Gillingham named as the capital of illicit cigarette sales, according to a new survey
half of cigarettes smoked in Gillingham are illegal, a survey has
MSIntelligence revealed the town topped the table for having the
worst habit when it comes to smoking counterfeit cigarettes.
Its Empty Discarded Pack
Collection Survey analysed almost 13,000 empty cigarette packs
discarded in bins and on the streets across 105 cities and towns in
It found 54.5% of packets
thrown away in Gillingham had avoided tax, while Poole came second
(50.83%), and Worthing third (49.24%).
Nationally one in four
packs (26%) were said to be from the black market, up from one in
five a year ago.
Former Detective Chief
Inspector Will O’Reilly, of Scotland Yard, said: “Interestingly,
Gillingham was also highest 18 months ago.
“The reason may be the
proximity to the Channel ports, it may be a recent downturn in the
local economy and it may be the fact that there’s a lot of
organised crime happening there.
“What we are seeing is
organised criminal groups who are historically linked to drugs,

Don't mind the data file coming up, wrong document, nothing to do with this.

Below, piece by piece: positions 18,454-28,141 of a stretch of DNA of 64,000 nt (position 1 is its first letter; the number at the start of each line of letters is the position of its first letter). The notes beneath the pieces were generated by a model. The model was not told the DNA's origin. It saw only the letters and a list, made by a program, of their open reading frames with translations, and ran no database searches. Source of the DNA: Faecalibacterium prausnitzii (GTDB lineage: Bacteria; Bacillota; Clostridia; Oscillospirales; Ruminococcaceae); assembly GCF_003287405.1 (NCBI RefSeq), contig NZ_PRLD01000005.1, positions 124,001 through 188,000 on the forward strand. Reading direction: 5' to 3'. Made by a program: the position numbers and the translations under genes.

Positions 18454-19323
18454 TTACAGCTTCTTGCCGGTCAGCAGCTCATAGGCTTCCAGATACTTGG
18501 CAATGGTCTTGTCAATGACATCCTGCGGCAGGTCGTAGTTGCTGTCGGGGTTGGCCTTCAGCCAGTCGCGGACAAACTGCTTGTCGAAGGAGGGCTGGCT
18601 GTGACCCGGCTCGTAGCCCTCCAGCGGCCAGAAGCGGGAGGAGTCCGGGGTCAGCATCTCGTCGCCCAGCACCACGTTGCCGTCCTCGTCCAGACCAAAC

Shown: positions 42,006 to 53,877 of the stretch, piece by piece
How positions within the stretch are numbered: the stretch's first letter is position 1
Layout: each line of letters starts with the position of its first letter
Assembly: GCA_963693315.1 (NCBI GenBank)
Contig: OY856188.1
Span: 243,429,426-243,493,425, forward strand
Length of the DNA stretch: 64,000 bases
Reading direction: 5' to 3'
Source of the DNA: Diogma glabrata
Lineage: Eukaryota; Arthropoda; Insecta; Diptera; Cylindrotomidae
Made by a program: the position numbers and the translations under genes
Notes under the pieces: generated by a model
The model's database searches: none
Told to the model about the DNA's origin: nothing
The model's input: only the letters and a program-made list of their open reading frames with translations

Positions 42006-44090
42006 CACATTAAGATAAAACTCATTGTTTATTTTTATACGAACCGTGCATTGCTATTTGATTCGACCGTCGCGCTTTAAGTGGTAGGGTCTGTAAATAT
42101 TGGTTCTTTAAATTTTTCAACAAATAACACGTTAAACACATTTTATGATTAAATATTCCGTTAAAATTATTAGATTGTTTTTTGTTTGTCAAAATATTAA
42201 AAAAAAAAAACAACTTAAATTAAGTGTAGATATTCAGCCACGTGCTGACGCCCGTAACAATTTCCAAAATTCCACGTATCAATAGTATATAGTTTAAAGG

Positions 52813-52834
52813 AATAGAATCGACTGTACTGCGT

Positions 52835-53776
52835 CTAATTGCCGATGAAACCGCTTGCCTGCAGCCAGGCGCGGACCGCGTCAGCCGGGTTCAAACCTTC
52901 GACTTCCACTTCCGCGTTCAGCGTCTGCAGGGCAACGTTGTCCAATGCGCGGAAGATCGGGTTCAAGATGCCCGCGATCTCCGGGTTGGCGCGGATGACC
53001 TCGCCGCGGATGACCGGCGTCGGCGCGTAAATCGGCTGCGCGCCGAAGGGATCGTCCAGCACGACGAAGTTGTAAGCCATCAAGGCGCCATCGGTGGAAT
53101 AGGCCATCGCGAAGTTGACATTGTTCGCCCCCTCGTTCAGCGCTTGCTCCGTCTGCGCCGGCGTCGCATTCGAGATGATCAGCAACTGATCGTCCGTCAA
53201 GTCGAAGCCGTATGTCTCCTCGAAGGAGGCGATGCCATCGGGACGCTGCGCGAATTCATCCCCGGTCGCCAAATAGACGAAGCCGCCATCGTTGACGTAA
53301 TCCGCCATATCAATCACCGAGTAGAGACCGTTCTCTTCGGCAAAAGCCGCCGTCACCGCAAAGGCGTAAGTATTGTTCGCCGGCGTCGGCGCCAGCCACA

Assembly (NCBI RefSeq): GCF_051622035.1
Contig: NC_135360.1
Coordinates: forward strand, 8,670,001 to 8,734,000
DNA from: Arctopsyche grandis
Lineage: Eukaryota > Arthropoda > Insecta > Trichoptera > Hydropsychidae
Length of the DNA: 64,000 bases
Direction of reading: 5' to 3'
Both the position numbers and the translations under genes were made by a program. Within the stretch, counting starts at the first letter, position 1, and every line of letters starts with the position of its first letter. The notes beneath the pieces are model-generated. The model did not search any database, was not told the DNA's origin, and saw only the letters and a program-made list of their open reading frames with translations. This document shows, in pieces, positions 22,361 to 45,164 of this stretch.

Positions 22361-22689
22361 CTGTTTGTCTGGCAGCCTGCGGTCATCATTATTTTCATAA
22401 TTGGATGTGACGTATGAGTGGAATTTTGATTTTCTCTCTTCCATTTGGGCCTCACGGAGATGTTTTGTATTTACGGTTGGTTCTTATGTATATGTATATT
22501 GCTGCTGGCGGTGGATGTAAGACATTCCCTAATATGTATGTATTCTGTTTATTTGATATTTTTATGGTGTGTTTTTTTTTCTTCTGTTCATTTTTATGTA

firearms, people smuggling, are turning away from those perhaps
more riskier enterprises to smuggling cigarettes because the profit
margins are great.”
It is estimated that
smuggled cigarettes cost the taxpayer up to £3.6billion in revenue
a year, which equates to an extra £200 in tax for every family.
Mr O’Reilly also warned
those smoking illegal cigarettes to be aware of the health
He said: “People are
putting themselves at risk - one survey found smoking one of these
was the equivalent of smoking 30 legal cigarettes.
“All sorts of things have
been found in them, including human faeces, rat dropping, sawdust,
grass and some of these with very high levels of toxin.
“Children are also being
put in danger as some of these retailers and unscrupulous sellers
are targeting children.”
Cllr Tristan Osborne
(Lab) called for “immediate” action to be taken.
He said: "It is clear
that sales of illicit tobacco have now reached endemic levels in
the Medway Towns.
"The Council Portfolio
holder and our MPs need to say immediately what they will do to
highlight this problem at a national level and what measures they
will introduce to see this figure reduce.”
Rehman Chishti MP said he
would now be seeking assurances from the council that all action
was being taken to address the issue.
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